A generator, Watt said, would not only be required to power gasoline pumps, but fire suppression systems, computer systems and refrigerators. Additionally, owners would have to pay electricians to configure and maintain the generator, and also shell money for insurance and inspection fees. “You’re looking at about a $40,000 investment that will only pay off if there’s another major storm,” he said.
“It’s not good for the consumer because the money has to be made up somewhere, so the price [of gasoline] is going to go up,” Watt added.
One of the major causes of the long fuel lines, said Watt, was the Long Island Power Authority’s failure to prioritize service stations when restoring power to the island. In the event of another storm, key gas stations along major thoroughfares should be prioritized, he said, which would mitigate extended lines. “Right off the bat you’re eliminating the need for the generators if you make restoring power to the main gas stations a priority,” Watt said, adding that generators at service stations in low-lying areas in the south shore would likely be damaged by storm surges in the event of a storm.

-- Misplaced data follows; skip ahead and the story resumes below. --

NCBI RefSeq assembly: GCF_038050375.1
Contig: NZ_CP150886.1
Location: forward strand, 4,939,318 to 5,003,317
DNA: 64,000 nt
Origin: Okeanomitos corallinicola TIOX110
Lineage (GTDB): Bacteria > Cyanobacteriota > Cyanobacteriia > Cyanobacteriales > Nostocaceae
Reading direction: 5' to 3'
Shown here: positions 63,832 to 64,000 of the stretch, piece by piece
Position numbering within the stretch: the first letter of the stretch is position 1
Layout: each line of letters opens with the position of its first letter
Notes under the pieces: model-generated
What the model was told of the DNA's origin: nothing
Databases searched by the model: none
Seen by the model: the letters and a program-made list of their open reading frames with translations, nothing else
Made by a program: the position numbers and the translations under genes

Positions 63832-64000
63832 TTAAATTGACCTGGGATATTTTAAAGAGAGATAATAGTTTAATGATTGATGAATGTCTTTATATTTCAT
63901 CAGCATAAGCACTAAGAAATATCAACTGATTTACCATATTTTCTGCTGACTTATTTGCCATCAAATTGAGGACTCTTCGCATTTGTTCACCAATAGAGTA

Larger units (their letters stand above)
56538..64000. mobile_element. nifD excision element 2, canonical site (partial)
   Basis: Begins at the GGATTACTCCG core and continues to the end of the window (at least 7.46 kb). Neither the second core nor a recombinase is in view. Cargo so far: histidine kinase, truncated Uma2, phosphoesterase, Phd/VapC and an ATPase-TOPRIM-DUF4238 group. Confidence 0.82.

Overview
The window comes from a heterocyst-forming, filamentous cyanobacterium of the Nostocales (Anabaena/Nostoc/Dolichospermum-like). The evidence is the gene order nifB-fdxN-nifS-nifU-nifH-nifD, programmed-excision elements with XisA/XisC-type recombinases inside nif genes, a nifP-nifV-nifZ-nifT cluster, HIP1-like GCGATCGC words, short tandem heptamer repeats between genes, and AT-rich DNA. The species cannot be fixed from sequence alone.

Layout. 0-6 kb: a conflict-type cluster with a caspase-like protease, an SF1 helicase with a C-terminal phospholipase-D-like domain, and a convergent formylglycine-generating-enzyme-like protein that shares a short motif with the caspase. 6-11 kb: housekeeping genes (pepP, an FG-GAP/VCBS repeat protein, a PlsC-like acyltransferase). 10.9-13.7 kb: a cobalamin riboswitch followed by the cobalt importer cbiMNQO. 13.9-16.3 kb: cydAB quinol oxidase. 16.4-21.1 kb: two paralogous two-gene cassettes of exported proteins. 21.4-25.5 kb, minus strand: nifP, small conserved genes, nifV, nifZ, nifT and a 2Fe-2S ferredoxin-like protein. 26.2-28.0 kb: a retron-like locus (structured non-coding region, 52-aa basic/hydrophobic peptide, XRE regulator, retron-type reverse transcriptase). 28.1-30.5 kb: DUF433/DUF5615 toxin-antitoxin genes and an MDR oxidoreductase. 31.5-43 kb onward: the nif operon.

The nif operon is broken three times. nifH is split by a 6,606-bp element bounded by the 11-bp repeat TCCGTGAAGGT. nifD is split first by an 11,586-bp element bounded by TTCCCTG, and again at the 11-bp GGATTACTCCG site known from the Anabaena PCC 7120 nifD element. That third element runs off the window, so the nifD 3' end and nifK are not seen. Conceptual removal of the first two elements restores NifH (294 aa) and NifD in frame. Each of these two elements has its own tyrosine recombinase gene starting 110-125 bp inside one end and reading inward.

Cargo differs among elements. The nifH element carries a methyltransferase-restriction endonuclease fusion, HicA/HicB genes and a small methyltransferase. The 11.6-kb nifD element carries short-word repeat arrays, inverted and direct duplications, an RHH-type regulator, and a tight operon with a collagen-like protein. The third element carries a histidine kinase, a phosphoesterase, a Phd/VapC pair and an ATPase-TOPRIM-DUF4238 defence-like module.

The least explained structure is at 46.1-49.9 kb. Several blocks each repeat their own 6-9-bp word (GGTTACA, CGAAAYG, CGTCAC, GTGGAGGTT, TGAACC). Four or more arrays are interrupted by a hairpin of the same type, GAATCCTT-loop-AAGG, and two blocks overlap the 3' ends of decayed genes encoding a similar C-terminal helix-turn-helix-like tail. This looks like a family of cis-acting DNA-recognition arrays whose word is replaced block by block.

“None of our members want to be out of business,” said Watt. “But to spend all that money on something they most likely are not going to need, it’s very problematic.”